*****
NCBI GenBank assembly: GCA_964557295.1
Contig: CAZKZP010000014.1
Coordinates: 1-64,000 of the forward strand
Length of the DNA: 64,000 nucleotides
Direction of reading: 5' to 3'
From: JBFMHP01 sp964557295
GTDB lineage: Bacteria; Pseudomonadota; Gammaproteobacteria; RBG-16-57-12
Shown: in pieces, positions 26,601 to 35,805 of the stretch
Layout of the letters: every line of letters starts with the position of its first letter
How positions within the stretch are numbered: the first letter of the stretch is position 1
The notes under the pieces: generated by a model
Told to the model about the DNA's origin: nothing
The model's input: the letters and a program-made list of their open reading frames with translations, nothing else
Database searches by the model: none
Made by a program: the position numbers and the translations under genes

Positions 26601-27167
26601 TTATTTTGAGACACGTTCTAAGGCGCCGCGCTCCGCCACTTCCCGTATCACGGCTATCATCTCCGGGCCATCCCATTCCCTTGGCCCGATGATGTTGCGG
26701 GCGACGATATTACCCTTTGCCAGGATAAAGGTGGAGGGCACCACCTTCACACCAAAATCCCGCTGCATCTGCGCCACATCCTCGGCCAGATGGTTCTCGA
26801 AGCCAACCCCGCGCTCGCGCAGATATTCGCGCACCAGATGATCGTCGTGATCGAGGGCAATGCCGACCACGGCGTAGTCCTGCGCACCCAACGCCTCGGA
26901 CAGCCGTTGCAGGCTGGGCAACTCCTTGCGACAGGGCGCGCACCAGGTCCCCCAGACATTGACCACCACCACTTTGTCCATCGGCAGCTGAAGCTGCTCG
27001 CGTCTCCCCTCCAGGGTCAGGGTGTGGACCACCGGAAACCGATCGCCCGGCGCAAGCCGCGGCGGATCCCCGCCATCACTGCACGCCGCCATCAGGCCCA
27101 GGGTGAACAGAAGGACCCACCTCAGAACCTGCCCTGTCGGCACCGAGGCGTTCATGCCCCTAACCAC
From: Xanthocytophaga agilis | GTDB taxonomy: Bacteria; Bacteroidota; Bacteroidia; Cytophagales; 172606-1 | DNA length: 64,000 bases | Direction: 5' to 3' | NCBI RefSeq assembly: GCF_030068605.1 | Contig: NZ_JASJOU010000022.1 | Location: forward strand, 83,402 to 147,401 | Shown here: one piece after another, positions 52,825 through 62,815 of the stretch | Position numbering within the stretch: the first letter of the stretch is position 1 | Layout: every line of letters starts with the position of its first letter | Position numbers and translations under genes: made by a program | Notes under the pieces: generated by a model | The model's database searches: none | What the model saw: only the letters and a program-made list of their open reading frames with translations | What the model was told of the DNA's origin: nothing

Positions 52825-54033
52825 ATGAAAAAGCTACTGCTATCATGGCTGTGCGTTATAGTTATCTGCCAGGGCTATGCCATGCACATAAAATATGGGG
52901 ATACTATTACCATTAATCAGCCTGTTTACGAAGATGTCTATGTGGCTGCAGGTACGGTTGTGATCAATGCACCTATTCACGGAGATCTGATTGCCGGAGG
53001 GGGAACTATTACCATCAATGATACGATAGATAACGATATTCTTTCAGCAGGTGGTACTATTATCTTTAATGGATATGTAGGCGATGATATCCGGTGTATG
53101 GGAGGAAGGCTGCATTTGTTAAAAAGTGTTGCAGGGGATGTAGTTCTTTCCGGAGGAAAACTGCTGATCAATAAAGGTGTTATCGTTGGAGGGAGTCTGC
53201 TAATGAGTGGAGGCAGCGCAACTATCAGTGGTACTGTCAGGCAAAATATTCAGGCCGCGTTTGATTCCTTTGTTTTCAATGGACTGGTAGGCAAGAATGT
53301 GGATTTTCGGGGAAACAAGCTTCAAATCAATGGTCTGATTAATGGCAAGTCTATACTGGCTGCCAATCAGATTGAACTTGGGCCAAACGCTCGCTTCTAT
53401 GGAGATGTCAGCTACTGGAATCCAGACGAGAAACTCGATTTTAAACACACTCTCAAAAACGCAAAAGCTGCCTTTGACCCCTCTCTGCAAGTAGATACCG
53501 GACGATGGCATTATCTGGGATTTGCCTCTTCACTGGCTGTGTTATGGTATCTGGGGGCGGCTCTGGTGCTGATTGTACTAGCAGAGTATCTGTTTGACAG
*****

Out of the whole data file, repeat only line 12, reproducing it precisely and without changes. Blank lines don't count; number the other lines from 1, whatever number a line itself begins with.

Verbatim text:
Told to the model about the DNA's origin: nothing